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the future. >> all right, thank you. now madam chair, i think i see my time is expired. thank you for hosting this hearing. >> thank you, senator sinema. next i'd like to recognize senator hickenlooper via web ex. >> thank you, madam chair, and i think this is remarkably enlightening and informative session. first, i wanted to ask mr. hill, when we see the-- the importance to cities and regions and states of businesses and many places that it's the first place that a business executive will come to a different place, to a different city and maybe five years later they'll open an office there, it's vitally important for that not to mention the restaurants and hotels who accompany those visits.
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you are just as much captive to the loss of confidence of the restaurants and hotels and musical venues, all parts of hospitality, and i thought you might actually have the best protective how you're thinking to try to rebuild your confidence in your consumers who are a little more educated in many cases, but certainly are subject to the same fears and cautions as the rest of the american public. >> thank you for the question, senator and certainly for your support of our industry. and you're right, the confidence of business people and travelers both is critical to the return. we are seeing that, and people get vaccinated, their confidence returns, starts to return because of that process.
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and frankly, those who have chosen not to be vaccinated may have some of that confidence as well. and we encourage that to move forward at least as quickly as it has. that's critical. getting past the health crisis is what will really restore confidence. frankly, the messaging from our elected officials is important, too. consistency there, it's certainly important to have communicated the need to be careful, the need to be responsible and safe and healthy, but as that takes hold, messaging around time to
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go back and travel, needs, i think, to be heard by all of our constituents out there. and it also, you know, a lot of people think of marketing as not necessarily generating information and providing the customers with that information. they're particularly, in this environment, having the ability to provide that information is really important. frankly, senator cortez masto's goal is designed to help with that. >> yeah, great, thank you. great answer and i appreciate that. mrs. barnes, i wanted to ask you, coming from colorado and having spent nearly 20 years in hospitality and tourism, we have a big state for outdoor recreation and in many cases they were not as negatively
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impacted as some of the other forms of hospitality and tourism, just because it's easier to social distance when you're outside hiking and things like that. but i do think that what we've seen disruption in the trades and i wonder if you've got a sense of what changes you've seen both in outdoor recreation, but total tourism and especially outdoor tourism, what changes, which are more likely to bounce back? is that a good thing or a bad thing? >> thank you for the question. we are seeing and have seen a significant interest in visiting our national parks and going to beaches and definitely being in those outdoor rec nation environments. that's something that in particular started last summer and certain destinations, certainly, fared better than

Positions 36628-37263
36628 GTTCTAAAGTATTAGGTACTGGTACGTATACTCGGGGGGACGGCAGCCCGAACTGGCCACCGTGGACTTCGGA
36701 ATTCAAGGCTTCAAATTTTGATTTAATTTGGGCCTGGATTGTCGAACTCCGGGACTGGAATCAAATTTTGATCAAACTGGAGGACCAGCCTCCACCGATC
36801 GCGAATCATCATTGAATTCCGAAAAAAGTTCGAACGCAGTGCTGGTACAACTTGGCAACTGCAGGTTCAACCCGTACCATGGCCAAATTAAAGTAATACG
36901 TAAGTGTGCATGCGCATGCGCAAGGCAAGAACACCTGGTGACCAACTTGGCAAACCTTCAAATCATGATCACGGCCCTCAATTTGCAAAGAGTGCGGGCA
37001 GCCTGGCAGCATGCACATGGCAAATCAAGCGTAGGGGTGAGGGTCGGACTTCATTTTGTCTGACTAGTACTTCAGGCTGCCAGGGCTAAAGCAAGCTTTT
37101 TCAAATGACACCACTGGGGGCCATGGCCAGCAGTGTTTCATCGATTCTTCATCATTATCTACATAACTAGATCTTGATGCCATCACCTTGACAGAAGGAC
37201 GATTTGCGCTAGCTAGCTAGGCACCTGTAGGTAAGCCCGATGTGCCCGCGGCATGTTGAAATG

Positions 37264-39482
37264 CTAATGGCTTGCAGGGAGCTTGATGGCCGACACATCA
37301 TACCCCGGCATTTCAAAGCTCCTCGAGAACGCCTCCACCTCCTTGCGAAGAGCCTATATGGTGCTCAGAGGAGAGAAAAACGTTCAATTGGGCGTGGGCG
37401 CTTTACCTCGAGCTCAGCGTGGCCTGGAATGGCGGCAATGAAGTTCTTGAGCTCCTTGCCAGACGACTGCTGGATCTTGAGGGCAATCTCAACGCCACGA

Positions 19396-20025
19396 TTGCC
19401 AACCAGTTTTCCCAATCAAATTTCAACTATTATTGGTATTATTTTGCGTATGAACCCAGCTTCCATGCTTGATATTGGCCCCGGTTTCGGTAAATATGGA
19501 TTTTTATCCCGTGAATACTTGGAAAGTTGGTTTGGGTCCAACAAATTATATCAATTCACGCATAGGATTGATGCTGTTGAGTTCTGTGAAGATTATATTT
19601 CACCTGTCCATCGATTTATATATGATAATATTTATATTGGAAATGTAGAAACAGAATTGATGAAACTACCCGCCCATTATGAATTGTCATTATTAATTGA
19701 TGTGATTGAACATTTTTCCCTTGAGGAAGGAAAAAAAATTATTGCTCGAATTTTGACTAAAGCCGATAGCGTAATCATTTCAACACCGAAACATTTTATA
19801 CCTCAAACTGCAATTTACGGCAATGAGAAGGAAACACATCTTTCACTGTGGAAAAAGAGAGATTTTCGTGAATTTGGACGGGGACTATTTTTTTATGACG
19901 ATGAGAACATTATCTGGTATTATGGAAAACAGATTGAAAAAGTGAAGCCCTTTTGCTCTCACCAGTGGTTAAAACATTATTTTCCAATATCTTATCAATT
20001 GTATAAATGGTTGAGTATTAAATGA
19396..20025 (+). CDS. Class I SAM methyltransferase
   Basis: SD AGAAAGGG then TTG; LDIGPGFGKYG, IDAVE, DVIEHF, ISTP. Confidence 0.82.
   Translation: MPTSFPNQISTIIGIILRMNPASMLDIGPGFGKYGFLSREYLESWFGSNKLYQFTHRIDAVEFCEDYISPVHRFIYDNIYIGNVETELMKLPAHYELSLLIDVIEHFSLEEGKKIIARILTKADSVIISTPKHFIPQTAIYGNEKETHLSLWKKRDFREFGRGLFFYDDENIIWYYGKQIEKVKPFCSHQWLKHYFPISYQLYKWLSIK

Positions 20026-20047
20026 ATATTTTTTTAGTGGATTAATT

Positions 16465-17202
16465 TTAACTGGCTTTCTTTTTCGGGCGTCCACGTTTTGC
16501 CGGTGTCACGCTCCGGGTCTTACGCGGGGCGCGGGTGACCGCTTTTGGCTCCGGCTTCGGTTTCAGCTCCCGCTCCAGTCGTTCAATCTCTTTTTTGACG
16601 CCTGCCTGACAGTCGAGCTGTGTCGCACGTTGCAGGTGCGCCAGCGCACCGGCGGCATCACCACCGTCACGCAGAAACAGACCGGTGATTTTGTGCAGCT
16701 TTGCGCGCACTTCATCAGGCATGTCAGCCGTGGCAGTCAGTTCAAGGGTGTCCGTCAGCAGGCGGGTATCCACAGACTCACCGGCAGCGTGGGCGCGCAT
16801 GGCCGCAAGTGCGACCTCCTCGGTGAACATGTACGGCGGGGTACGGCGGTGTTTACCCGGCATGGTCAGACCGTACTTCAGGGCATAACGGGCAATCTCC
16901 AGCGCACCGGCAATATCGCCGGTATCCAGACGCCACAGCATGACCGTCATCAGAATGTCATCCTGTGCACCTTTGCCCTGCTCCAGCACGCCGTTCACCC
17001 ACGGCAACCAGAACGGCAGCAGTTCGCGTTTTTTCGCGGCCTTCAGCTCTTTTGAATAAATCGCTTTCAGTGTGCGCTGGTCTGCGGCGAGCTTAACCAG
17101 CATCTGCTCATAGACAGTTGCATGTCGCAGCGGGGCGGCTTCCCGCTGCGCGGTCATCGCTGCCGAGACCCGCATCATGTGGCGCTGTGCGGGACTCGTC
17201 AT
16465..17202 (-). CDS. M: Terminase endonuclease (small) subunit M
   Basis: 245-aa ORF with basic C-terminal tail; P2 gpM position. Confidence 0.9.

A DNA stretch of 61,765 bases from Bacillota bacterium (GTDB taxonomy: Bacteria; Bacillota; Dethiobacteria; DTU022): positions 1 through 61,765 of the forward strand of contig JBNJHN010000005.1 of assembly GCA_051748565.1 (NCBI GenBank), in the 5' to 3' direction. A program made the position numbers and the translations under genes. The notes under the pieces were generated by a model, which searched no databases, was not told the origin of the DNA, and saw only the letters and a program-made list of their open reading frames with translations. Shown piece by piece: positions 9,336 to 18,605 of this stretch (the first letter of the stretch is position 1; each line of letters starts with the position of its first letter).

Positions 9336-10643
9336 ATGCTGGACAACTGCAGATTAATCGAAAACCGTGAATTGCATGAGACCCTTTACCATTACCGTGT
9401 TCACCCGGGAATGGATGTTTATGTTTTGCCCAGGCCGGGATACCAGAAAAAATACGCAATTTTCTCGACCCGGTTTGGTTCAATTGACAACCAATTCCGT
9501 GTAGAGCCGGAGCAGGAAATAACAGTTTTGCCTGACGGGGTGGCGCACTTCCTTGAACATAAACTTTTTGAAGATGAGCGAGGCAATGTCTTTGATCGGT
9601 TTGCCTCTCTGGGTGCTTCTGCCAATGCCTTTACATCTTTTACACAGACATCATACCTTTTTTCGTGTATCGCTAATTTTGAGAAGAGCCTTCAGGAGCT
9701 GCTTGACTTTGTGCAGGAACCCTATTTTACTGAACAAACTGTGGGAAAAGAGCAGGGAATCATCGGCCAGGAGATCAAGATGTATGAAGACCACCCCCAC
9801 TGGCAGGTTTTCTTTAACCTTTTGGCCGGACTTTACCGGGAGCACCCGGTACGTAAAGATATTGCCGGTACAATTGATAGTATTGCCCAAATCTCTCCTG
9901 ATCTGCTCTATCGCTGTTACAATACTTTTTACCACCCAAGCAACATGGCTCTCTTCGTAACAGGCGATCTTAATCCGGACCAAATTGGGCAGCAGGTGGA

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others because not everyone has the same to offer. but you know, i think that that will be a trend for some period of time that we will continue to see folks wanting to be in outdoor environments. however, it really is important that we bring back the whole of the economy and diversify that by a more holistic opening of the country and of all of the experiences that all of the states and destinations have to offer throughout this country. i would say with regard to outdoor recreation, you know, a scene that's been important, making sure that we have our national parks are sustainable for the future, that we are cognizant of some over visitation trends, and so, i think that there will be a return to making sure that we are cognizant and careful with our public lands moving forward, but overall, i expect
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that the outdoor environments will be here to stay for some period of time and folks will welcome those opportunities to get out and explore. >> great, well, thank you very much. madam chair, i'll yield back to you. thank you. >> thank you, senator. i believe next via web exis senator blackburn. >> thank you, madam chairman. i appreciate this so much. and appreciate the time and the attention that is focused on this. ms. barnes, let me come to you first. international travel. in your testimony you talked about the c.d.c., dots, have a
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data-driven risk road map by may to rescind international travel restrictions by july, 2021. what are you hearing from the agencies right now? is there any concensus on the timeline for both inbound and outbound restrictions that we are hearing as we look to reopen our country's borders and allow this international travel? ... s and allow this international travel? i'm asking you this because in nashville, in tennessee, in nashville, in memphis, the great smoky mountains. you were just talking about people getting back, which, of course, the smoky mountains are the most visited national park in our entire park system. so let's talk about getting